The Los Angeles Times from Los Angeles, California on March 13, 1988 · 66
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The Los Angeles Times from Los Angeles, California · 66

Los Angeles, California
Issue Date:
Sunday, March 13, 1988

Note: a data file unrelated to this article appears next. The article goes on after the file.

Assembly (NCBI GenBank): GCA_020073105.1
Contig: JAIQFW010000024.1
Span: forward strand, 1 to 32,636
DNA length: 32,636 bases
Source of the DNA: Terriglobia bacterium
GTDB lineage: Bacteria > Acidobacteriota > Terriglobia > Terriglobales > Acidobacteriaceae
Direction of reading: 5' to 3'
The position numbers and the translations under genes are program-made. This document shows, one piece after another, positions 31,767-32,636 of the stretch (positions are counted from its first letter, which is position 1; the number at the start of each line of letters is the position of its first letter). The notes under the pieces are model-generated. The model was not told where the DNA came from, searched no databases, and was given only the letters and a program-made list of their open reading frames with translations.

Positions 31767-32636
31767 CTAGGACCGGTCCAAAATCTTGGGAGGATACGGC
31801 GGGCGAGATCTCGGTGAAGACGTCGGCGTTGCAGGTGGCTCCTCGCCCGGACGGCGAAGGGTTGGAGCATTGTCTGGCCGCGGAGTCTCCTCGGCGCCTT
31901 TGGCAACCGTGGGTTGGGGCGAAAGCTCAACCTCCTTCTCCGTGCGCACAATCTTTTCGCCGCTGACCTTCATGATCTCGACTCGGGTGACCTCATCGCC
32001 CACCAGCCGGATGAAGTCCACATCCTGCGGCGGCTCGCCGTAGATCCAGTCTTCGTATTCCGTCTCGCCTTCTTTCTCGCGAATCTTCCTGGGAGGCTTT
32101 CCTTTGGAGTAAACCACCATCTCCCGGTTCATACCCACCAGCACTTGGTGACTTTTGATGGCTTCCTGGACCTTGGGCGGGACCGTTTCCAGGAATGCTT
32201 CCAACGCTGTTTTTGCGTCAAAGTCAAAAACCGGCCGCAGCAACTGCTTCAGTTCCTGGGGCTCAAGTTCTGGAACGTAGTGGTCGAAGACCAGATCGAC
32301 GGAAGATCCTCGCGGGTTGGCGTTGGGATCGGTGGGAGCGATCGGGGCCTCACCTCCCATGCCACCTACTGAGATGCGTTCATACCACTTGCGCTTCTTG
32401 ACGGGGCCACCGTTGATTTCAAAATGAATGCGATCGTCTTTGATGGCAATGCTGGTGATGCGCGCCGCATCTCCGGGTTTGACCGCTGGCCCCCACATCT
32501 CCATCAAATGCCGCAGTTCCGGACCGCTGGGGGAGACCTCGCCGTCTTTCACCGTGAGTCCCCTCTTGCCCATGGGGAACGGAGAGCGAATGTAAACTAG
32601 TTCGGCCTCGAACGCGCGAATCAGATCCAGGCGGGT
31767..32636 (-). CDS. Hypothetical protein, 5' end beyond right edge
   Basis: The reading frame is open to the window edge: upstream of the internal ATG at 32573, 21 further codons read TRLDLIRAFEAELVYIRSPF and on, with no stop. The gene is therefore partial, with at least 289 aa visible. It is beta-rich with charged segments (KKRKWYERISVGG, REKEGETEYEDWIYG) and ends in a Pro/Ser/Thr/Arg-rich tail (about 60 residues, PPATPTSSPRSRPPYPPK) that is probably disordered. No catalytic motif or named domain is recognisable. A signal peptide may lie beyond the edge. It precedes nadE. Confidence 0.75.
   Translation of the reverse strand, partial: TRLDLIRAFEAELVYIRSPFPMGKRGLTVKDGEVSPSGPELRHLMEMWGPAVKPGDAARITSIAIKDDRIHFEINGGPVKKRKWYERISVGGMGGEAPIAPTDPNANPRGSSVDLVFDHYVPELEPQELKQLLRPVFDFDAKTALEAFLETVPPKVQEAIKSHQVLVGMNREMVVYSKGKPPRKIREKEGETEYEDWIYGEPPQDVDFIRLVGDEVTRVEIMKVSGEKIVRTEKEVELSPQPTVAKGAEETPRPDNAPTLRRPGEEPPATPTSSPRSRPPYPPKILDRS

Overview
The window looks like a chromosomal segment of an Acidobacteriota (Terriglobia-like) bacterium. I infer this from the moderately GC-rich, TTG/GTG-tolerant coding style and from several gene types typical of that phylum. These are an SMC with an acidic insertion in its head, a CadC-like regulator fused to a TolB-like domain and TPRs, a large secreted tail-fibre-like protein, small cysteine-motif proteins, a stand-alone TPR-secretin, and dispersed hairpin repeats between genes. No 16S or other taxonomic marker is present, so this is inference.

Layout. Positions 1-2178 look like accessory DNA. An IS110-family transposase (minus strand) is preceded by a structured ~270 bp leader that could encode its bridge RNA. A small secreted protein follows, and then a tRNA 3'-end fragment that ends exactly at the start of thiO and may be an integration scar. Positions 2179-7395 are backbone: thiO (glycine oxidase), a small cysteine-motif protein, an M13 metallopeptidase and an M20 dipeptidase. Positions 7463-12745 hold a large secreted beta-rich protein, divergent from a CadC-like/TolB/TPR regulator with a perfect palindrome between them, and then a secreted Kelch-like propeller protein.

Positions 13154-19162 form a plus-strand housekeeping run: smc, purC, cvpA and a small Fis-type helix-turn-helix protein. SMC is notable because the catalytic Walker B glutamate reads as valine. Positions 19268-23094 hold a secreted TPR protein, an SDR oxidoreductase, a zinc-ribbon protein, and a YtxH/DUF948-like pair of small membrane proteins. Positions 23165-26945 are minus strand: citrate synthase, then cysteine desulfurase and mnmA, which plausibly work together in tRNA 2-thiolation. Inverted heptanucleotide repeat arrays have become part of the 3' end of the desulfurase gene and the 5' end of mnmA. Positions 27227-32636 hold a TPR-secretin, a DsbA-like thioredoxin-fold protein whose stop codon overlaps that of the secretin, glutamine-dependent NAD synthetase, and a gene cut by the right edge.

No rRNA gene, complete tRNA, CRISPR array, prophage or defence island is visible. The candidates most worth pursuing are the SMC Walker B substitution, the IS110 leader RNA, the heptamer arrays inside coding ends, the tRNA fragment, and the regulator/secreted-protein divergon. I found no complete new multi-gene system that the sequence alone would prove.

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BUSINESS CooAnflclcfiSlmco Sunday. March 13, 1988 Part IV JAMES FLANIGAN U.S. Dollar Is the Real Thing Everywhere Get ready for another decline in the value of the dollar despite improved U.S. competitivenesswhen the government releases the latest trade figures this coming Thursday. The numbers may look bad a January trade deficit of $13 billion or even $14 billion, compared to December's $12.2. billion. And, although international economists say that's just the normal seasonal pattern, the markets will probably react nervously and knock down the dollar. It will be a false alarm. The fundamental trend of U.S. industrial competitiveness is good, says David Jones, research director of Aubrey G. Lanston & Co., a government securities dealer. And beyond that, the dollar is supported by a worldwide demand that is more likely to grow than diminish. For many reasons, people and institutions in many places are often eager to hold the dollar. There are official holdings. Central banks of other nations hold the U.S. dollar as a store of value underlying their own currency; in large measure, it has replaced gold as a reserve for the world's money. But, beyond those, there are other holdings more fascinating and numerous than you may realize. Did you know that more than $150 billion of U.S. currency including 40 of the $100 bills in circulation is used or hoarded outside the United States, beyond the Federal Reserve's ability to say with certainty where it is? Some of that cash is not really missing. Panama and Liberia use the U.S. dollar as official currency and have a constant demand for fresh bills. Israel uses the U.S. dollar as a parallel currency to the shekel accepting it freely as a medium of exchange. In countries where inflation is rampant, such as Brazil and Mexico, the dollar is held as "the poor man's Swiss bank," says a currency expert. With 100 inflation reducing the Brazilian cruzado's purchasing power to a mere guessing game, the average Brazilian finds the dollar buys more because Brazilian merchants prefer to sell goods for sound money. Therefore, if a Brazilian banker gets hold of dollars, he doesn't exchange them for cruzados at a U.S. bank. He has ready customers who are willing to pay big premiums in cruzados to get the sounder currency. So the dollars remain outside the U.S. Federal Reserve system. Purchasing Power Backed For similar reasons, the dollar is in demand where the local money buys only what the government supplies, but convertible currency buys better products. In Poland and Hungary and the Soviet Union itself you can buy things for U.S. dollars that you cannot buy for zlotys or f orints or rubles. Criminals like dollars, too, although the drug traffic is not the repository of missing currency that many experts assume. Drug traffickers may avoid banks, but they still want to put their money back in the United States, legitimized or laundered through investment in legal business. Ironically, the drug dealers act from the same faith as the world's legitimate traders in oil and grain who conduct their business in dollars or the world's central bankers. That is, they believe that the political stability of the United States ultimately backs the currency's purchasing power. As Americans, we benefit from that faith. Because other nations support the dollar, the U.S. govern ment can run a deficit and Americans can enjoy a higher standard of living than would otherwise be possible. The International Monetary Fund doesn't tell Washington to tighten its belt. Do we deserve to benefit? These days, possibly we do. One of the fundamentals supporting the dollar is renewed productivity. U.S. workers produce more per dollar of labor costs than their counterparts in Japan or West Germany. Also, the United States accepts responsibility for keeping the currency stable. The Federal Reserve spent $4 billion in money markets to support the currency in the November through January period. And it would probably raise interest rates if it had to for the same purpose. Why? It recognizes that the benefits America enjoys outweigh the burdens it carries, because ordinary people from Brazil to Poland and central bankers from Bonn to Tokyo count its currency as "real money." il 11 (, Y . TiMn!!! A-v. ,,'..." "" mill i aHarfgffly m mmmiu i ttj f J --'' Ir )!' wfim t ill V 7 VSgx JEFF SCHE1D Steady earnings so far from a limited partnership has helped Paul Lowden remodel the Sahara's rooms and game areas. Casino Owner Beats Odds Ex-Bandleader's Savvy Choices on Strip Deals Pay Off By AL DELUG ACH, Times Staff Writer LAS VEGAS It has been nearly two decades since Paul Lowden was a musician and bandleader in the casino showrooms, but he is definitely doing all right with his two casino-hotels, the historic Sahara and the not-very-historic Hacienda, which anchor both ends of the Strip. And it is a far cry from 1982, when Lowden leveraged his assets to the hilt to buy the Sahara and play in the big leagues of casino ownership. With its staggering interest costs, the sprawling resort ran in the red for the first four years. Now the place is suddenly mortgage-free, and Lowden says he feels "almost naked" to be so unencumbered. With some fancy footwork on Wall Street last summer, Lowden paid off the Sahara debt and is adding a 575-room, 26-story hotel tower and a face lift for the faded casino and its two existing towers. The addition will increase the Sahara's size to the "magic" 1,500-room level, which would put it in the realm of the leading Strip hotels and generate more lucrative traffic for its casino. Good Mood, Bad Sign? Wall Street's ebullience may be based on nothing more than optimistic hopes the same thing happened after I929's crash. Board of Economists, Page 2 iC? ill; 1 p&B O SpEW- Oft) Ogj V--;.l-,l,;il-n.ili-liii.i,i ' ii Musician Lowden in '60s: above, teen-age keyboard player made rounds of Vegas lounges; below right, with the 'Smart Set.' Below left, current construction at the Sahara. Static Clouds Picture Pay-per-view TV is a Hollywood midget that doesn 't come close to its potential for revenue, but its future may be brighter. Viewpoints, Page 3 DON RICKIES I DOTTljE WEST 1 I THE M MMSCMAM ; Tjlft X BC5M aiiCsj The big change has been made possible with the $63-million proceeds of a securities offering last summer that was a first in the gambling industry: a publicly traded limited partnership called Sahara Casino Partners. The soft-spoken entrepreneur, a father of two grown children who is still baby-faced at 44 and whose present wife is a local television news anchor, has had a role in some major casino history and agrees that metaphorically he "dodged a bullet" more than once along the road to his present level of prosperity. Notably, he was a minority owner with associates who later were engulfed in two major scandals involving the skimming of untaxed gambling revenue on behalf of Mafia families in the Midwest. Casino licenses were revoked or surrendered by owners of the Stardust, Fremont and Tropicana hotel-casinos in 1979, and federal authorities obtained convictions and long prison terms against a number of mobsters accused of the skimming. Nevertheless, Lowden managed to distance himself from those situations in time to avoid being irretrievably tainted. Some marvel at his luck, but Lowden says there was a lot more to it. According to this born-again Christian, he saw trouble coming and deliberately chose paths that were against his financial interests at the time but proved not to be in the long run. Those troubled times were not even on the horizon when he went to Las Vegas with $7,500 savings as a teen-age musician in the early 1960s, he says. Please see CASINO, Page 4 i ; y ' ill A. Wall Street 2 Letters 3 National OTC II New York Stock Exchange 8 American Stock Exchange 10 Mutual Funds 16 Bonds..... 14 S. Africa Unfazed by Sanctions With Emphasis on Economic Growth, Reform Is Checked By MICHAEL PARKS, Times Staff Writer CAPE TOWN, South Africa Businessmen, economists and government officials here contend that the economic sanctions imposed on South Africa by the United States and Western Europe during the past three years have proved so ineffective that the country need not fear further such measures. "There is no way that anyone can exert further financial pressure on South Africa," Fred du Plessis, chairman of the giant Sanlam insurance, financial and industrial conglomerate, declared. "Everything they could do has been done, and we have more than survived. The sanctions card is on the table, and it can't be played again." Like other reform-minded businessmen, Du Plessis argues that international sanctions have slowed political change in South Africa by diverting the government's energies into protecting the economy and by hardening white resistance on the far right. The failure of sanctions, he and others argue, now allows the white-led minority government to concentrate on economic growth, which they see as more urgent than political change, and to proceed with step-by-step reforms over the next decade. "The idea that sanctions would bring South Africa to its knees, that economic pressure would force the pace of change, was crazy from the word go," Du Plessis commented. "That's an economic judgment and does not go into the sheer immorality of trying to cripple our economy to throw people out of work . . . trying to ruin the country, as it were, in order to save it. "In any case, sanctions have not worked, and I see no further sanctions impact. The economy grew faster last year and will grow even faster this year." Last year, South Africa's economic growth rate, according to preliminary government figures, was 2.6 -modest itself but a significant increase from the 1 growth rate in 1986 and the 1.5 Please see SANCTIONS, Page 5 Developer With a Cause Battles on Many Fronts By TOM FURLONG, Times Staff Writer PHOENIX As a young naval pilot, Charles H. Keating Jr. was in an especially fine mood one evening as he prepared to land his Hellcat fighter plane at an airfield in south Florida. Eagerly anticipating a date with an attractive woman, Keating had deliberately stayed close to the field as he flew the night training maneuvers. He had quietly arranged to be the first in his squadron to land so he could get off duty as fast as possible. With a trumpet solo by Harry James blaring from his radio, Keating steered the fighter plane into what he thought would be a routine landing. There was just one problem: He had forgotten to put the wheels down. "The control tower was telling me: 'Your wheels are up,' but all I could hear was old Harry," Keating recalled recently in an interview at his office here. Though the ensuing belly-flop landing destroyed the Hellcat, Keating survived by jumping from the craft while it was still skidding down the landing strip. Rescue workers found the young aviator sitting on his parachute at the edge of the runway, his expensive plane in flames nearby. Now nearly 65 and a rich businessman, Keating still conducts himself with the same single-mindedness that nearly claimed his life on that military airstrip in Vero Beach toward the end of World War II. Just as he lived through that crash, Keating has survived many scrapes in the business world Please see KEATING, Page 6